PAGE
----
The genre mash-up of "Cowboys & Aliens" is more a mush-up, an action yarn aiming to be both science fiction and Old West adventure but doing neither all that well.
The filmmakers — and there are a lot of them, among them director Jon Favreau, 11 producers or executive producers including Steven Spielberg, Ron Howard and Brian Grazer, plus half a dozen credited writers — start with a title that lays out a simple but cool premise: invaders from the skies shooting it out with guys on horseback.
For all the talent involved, they wound up keeping the story too simple, almost simple-minded, leaving a terrific cast led by Daniel Craig and Harrison Ford stuck in a sketchy, sometimes poky tale where you get cowboys occasionally fighting aliens and not much more.
Based on a graphic novel from Scott Mitchell Rosenberg, also a producer on the movie, "Cowboys & Aliens" has Craig doing the stony-faced lone rider thing to such stoic extremes it borders on blandness. Ford is similarly constricted in a stereotyped role as the tyrannical overlord of a Western town, though his unfailing charisma does imbue some spirit into his under-developed character.
Really, the only clever thing about "Cowboys & Aliens" is the basic idea itself. The Western trappings are mostly dull, the aliens and sci-fi elements are unimaginative, and cramming them together is not enough to make them interesting.
As the story opens in 1875, Craig's amnesiac Jake Lonergan wanders into the dusty New Mexico town of Absolution with no clue to his identity and bearing a strange metal bracelet on his wrist. Within minutes, he begins running afoul of the town's leaders, crossing the cowardly son (Paul Dano) of local cattle baron Woodrow Dolarhyde (Ford), then tussling with the sheriff (Keith Carradine) and his deputies.
Just as it looks as though we're in for a showdown among a band of greedy thugs and decent townfolk in need of a hero, space craft swoop in and start snatching people right off the streets. Six-shooters are like firing blanks at the speedy ships, but Jake's wristband comes to life, and he gradually learns how to use it as a weapon to fight back against what the villagers initially assume are demons.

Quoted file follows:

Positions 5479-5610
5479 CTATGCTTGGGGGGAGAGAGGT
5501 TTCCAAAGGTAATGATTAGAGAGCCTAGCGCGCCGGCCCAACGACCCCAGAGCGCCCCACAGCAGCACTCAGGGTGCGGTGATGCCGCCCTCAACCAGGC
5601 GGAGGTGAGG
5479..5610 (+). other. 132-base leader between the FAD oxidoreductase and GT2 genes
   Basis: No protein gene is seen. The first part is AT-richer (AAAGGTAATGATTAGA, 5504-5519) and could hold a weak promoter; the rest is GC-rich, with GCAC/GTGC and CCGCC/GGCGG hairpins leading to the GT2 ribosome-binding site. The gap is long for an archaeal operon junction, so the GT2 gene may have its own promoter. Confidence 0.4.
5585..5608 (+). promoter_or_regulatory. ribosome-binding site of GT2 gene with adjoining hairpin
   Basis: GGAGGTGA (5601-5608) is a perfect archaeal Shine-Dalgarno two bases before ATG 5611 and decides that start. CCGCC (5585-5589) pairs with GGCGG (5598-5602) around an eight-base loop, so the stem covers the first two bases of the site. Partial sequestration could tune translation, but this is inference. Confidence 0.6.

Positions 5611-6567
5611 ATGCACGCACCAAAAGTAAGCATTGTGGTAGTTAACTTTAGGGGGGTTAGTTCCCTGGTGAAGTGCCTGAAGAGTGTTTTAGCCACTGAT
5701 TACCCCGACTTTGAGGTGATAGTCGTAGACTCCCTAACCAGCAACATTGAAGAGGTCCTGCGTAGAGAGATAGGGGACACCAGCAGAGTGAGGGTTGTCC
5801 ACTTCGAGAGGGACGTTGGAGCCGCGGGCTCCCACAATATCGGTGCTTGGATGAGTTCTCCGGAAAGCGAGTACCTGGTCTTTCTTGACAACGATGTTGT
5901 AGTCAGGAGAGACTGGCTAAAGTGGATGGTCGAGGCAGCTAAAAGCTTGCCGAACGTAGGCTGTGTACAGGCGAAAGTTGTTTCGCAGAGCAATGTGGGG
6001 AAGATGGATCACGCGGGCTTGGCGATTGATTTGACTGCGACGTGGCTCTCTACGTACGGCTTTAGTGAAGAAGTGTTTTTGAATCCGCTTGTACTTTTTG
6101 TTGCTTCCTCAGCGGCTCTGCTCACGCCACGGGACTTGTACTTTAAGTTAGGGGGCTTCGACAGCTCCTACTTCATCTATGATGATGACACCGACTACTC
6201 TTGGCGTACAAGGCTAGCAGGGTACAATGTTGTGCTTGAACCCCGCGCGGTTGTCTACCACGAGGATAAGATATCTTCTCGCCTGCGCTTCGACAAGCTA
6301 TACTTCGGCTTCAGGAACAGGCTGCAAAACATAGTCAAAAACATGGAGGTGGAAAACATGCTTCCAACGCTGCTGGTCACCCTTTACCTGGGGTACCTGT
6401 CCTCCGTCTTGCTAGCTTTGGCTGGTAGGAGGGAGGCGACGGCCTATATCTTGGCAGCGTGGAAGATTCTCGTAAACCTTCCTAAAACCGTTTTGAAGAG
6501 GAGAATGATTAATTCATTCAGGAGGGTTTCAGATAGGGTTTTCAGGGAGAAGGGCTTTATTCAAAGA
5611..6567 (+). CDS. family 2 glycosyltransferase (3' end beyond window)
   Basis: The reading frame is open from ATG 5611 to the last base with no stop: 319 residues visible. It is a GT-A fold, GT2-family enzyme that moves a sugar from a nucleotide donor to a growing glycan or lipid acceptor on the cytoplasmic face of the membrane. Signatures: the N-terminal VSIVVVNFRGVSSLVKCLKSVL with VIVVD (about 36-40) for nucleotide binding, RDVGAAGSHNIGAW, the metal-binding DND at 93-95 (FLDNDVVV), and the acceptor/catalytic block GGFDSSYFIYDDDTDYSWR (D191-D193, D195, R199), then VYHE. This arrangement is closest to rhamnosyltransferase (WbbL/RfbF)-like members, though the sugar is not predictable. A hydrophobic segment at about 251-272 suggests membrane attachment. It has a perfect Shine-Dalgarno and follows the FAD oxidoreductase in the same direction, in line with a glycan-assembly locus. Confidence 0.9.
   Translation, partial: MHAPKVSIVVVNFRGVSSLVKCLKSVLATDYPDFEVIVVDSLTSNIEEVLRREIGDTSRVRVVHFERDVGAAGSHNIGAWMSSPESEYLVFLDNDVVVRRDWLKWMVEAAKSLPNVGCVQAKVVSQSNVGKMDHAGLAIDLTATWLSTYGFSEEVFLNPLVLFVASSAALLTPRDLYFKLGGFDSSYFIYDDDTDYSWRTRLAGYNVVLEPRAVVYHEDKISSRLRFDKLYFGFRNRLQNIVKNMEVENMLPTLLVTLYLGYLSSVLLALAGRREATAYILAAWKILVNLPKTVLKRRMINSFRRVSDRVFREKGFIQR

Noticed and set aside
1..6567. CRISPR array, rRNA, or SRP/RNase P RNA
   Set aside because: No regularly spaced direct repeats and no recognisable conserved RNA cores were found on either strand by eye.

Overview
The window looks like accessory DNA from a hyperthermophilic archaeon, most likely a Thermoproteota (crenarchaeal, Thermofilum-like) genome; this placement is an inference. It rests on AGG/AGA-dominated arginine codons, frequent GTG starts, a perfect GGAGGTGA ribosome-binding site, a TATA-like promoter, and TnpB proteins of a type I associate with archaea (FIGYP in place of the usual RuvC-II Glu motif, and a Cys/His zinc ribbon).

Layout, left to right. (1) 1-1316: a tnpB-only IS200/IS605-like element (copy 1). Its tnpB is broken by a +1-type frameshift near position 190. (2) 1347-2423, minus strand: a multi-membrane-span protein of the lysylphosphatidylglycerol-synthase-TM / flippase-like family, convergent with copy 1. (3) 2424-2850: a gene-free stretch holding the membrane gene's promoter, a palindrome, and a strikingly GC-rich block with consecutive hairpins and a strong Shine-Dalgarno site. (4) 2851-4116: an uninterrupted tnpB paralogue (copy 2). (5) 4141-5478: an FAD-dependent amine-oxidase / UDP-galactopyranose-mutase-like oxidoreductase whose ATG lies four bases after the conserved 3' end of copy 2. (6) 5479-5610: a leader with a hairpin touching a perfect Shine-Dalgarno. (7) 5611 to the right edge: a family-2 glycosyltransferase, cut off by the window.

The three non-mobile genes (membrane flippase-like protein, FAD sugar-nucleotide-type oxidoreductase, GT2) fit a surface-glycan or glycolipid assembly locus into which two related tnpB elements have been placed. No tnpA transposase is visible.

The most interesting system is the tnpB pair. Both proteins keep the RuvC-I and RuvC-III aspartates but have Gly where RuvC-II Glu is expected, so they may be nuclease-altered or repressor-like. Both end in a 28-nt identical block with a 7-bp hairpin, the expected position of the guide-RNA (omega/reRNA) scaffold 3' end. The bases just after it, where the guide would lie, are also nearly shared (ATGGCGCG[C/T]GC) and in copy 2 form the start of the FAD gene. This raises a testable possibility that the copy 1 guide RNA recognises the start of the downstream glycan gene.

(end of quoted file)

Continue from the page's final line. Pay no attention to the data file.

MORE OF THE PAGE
Dolarhyde leads Jake and a posse in pursuit of the creatures, accompanied by the mysterious gun-toting Ella (Olivia Wilde), who knows more about these beings than she lets on.
Director Favreau slipped from fresh and flamboyant on "Iron Man" to lame and listless on its sequel, and there's more of the latter on "Cowboys & Aliens." The posse creeps along through close encounters with outlaws and Apaches and has more abduction run-ins with the aliens.
Yet other than seeing the two blended together, there's nothing here that hasn't been done far better in many Westerns and science-fiction flicks. The aliens are anonymous monsters, and the human folk are mostly cardboard types like those you'll find in any old Western.
The action plays out against grand, gorgeous landscapes captured by cinematographer Matthew Libatique, while the visual effects are standard stuff, save for one very impressive explosion.
As a jittery saloon owner, Sam Rockwell gets to toss out a few funny lines, and Adam Beach manages a few moments of pathos as Dolarhyde's main hand. As the sheriff's young grandson, Noah Ringer is there to broaden the movie's kid appeal but doesn't really add to the story.
Though Ford is pushing 70, it's odd seeing him relegated to second billing in an action movie. His role is big, and it does give him a chance to play a bit nastier than usual.
But Craig's role is the sort Ford might have done if "Cowboys & Aliens" came 20 years earlier. Craig's probably the better actor of the two, but Ford's a true movie star, and it's easy to imagine a livelier film if Jake had more of that Indiana Jones rogue's charm and less of the tightly wound menace Craig has made a part of his take on James Bond.
"Cowboys & Aliens," a Universal Pictures release, is rated PG-13 for intense sequences of Western and sci-fi action and violence, some partial nudity and a brief crude reference. Running time: 118 minutes. Two stars out of four.
Motion Picture Association of America rating definitions:
G — General audiences. All ages admitted.
PG — Parental guidance suggested. Some material may not be suitable for children.
PG-13 — Special parental guidance strongly suggested for children under 13. Some material may be inappropriate for young children.
R — Restricted. Under 17 requires accompanying parent or adult guardian.
NC-17 — No one under 17 admitted.
- Harrison Ford
- Scott Mitchell Rosenberg
- director Jon Favreau
- graphic novel
- Daniel Craig
- Brian Grazer
- Steven Spielberg
- Ron Howard
- science fiction
- Parental guidance